Create a polished and professional org chart that shows the relationships among employees, team members, and departments.
Start with the Organization Chart Wizard
Select File > New.
Select Organization Chart > Create.
Select Information that I enter using the wizard, and select Next.
Select the type of file you want to enter data into, type in a path and name, and select Next.
Tip: If you select Excel, an Excel worksheet opens with sample text. If you select Delimited text, a Notepad page opens with sample information.
Replace the sample text with your information.
Close Excel or Notepad, complete the wizard in Visio, and select Finish.
Change the look of an org chart
To change the shape style, select Org Chart > More, and select a shape style.
To change the org chart layout, select Org Chart > Layout, and select a layout.
To rearrange the chart to fit the page, select Org Chart > Best Fit to Page.
To increase the spacing between shapes, select Org Chart > Increase the Spacing.
Add a picture to a shape
Select the shape.
Select Org Chart > Insert > Picture.
Select the picture file.
Add a new person
Select a shape that represents the person’s job description.
Drag the shape onto the drawing page, and place it on top of the shape you want to connect the two.
Select the Name text box, and type in the name of the new person.
Select the Title text box, and type in a title for the new person.
Note: Add the person to the Excel or Notepad file you created in the Organization Chart Wizard so that it’s up to date and ready to use when you create other org charts for your team.
Add a team frame and title
Select the Team frame shape.
Drag it onto the drawing page.
Use the resize handles to fit the Team frame shape around the shapes that represent team members.
To add a team title, select Home > Text, type in the team’s name, and select Pointer Tool to finish.
To change the frame's line color, select Home > Line, and select a color, line weight, and dash style.
Transform a list of complex relationships between people within your company into a clear, visual organization chart.
If you’ve never created an org chart, or you want a quick start, follow the directions in the Organization Chart Wizard.
Go to File and select New.
Select Organization Chart, and then select Create.
Build your org chart from information stored in an Excel file, or enter the information with step-by-step guidance.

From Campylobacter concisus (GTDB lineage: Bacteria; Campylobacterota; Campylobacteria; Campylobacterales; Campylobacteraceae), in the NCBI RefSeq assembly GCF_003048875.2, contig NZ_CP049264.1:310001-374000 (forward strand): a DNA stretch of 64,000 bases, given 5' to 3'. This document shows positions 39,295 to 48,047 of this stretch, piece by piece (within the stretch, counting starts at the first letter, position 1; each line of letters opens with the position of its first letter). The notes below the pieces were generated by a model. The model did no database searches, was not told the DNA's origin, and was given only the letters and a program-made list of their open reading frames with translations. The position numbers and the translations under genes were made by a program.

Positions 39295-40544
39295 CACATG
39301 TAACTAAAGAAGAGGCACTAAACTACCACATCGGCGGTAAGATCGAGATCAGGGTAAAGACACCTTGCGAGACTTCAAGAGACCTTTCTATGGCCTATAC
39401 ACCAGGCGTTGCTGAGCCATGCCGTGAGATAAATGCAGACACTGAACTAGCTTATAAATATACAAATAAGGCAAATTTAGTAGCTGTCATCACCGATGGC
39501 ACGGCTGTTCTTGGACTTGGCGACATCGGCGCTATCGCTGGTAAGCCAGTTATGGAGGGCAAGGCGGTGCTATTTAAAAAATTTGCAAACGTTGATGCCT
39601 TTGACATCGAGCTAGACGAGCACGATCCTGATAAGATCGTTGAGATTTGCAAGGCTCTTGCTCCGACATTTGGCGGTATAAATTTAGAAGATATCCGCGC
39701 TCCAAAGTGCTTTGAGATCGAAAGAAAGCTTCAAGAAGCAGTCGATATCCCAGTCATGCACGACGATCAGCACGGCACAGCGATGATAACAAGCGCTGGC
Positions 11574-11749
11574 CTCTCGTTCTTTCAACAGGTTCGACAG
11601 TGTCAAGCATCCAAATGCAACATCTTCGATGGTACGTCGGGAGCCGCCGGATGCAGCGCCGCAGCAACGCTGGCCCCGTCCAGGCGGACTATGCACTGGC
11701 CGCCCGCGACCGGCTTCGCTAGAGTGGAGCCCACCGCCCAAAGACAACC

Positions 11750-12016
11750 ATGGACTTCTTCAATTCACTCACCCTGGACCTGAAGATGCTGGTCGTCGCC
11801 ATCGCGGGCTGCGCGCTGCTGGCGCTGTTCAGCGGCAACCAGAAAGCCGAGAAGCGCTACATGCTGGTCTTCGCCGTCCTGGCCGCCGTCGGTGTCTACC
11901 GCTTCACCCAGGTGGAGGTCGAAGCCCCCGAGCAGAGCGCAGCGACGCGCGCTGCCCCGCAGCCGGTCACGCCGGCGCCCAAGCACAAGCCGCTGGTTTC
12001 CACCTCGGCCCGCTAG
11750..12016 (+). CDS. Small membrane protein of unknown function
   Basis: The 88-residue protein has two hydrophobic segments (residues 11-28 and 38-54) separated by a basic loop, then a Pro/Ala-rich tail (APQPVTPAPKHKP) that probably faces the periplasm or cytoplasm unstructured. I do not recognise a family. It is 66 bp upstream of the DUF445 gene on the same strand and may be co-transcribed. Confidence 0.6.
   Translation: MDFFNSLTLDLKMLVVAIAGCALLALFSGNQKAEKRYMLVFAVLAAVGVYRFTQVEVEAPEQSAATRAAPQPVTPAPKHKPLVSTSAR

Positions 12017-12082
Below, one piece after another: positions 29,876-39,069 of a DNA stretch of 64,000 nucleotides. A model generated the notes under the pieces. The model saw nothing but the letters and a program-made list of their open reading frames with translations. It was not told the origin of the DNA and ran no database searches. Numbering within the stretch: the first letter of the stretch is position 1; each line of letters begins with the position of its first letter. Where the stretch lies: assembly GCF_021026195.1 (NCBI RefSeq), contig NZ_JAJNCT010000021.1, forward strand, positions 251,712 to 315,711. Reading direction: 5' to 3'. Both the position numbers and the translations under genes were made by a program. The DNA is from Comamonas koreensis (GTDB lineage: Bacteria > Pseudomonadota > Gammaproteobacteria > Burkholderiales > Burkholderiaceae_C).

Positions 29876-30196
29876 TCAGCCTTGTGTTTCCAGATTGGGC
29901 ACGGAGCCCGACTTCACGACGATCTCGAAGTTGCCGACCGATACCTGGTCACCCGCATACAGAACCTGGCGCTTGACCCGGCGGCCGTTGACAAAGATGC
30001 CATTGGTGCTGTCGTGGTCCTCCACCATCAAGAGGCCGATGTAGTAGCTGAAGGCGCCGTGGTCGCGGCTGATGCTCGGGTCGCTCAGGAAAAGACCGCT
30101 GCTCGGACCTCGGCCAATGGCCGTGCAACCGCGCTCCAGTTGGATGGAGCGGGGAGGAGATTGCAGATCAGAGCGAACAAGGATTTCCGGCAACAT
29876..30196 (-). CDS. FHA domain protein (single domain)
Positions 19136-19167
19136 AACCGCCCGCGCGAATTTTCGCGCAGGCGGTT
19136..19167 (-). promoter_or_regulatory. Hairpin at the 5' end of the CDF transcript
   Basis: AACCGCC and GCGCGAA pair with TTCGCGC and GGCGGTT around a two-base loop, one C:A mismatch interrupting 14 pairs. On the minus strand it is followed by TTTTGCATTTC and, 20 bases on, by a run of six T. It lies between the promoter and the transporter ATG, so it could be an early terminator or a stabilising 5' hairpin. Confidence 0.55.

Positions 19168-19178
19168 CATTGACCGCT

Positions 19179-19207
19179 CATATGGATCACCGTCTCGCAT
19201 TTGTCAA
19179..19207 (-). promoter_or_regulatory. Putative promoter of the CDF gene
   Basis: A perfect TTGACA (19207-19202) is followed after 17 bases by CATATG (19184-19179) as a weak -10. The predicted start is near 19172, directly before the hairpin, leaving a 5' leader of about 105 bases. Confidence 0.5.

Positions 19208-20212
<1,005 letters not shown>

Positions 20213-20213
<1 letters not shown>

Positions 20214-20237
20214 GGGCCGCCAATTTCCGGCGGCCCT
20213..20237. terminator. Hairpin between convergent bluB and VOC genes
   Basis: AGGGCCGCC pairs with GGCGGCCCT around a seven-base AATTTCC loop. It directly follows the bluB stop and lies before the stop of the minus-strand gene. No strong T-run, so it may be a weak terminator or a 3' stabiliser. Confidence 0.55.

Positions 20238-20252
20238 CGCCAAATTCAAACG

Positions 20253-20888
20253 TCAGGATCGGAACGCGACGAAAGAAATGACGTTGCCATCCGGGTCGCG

I want help entering the information, so I’ll select Information that I enter using the wizard and select Excel as the source for my data.
I enter a path and name for the Excel file in New file name, and select Next.
In Excel, I replace the sample text with information about the people in my organization.
I can add, change, or delete any column except the Name and Reports to columns.
When I’m finished, I save the file.
And close Excel.
Back in the wizard, I select Next — I’ll add pictures later.
And then select Finish.
There’s more I can do to change the look of my org chart. If I go to Org Chart, I can select the More arrow in the Shapes group to change the shape style,
Layout to change the orientation of the org chart,
Best Fit to Page to rearrange the chart to fit the page,
and Increase the Spacing to add more space between shapes.
To add a photo to a shape, I select the shape, select Insert, select Picture, and choose a picture file.
When a new person joins our organization, I add them to my chart —and update my Excel spreadsheet.
I drag the shape that represents the new person’s job description onto their supervisor’s shape to connect them.
Then, I select Name and type the person’s name and add their title.
Before I finish, I want to highlight several people who worked together on a project.
I drag the Team frame shape onto the drawing page, and drag the resize handles around the people I want to include.
To give the frame a title, I go to Home, select Text, type a title, and select Pointer Tool to finish.
To change the line color, I select Line and choose a color.
There's a whole lot more you can do with organization charts.
Explore the org chart shapes to get more ideas about visualizing how your organization works.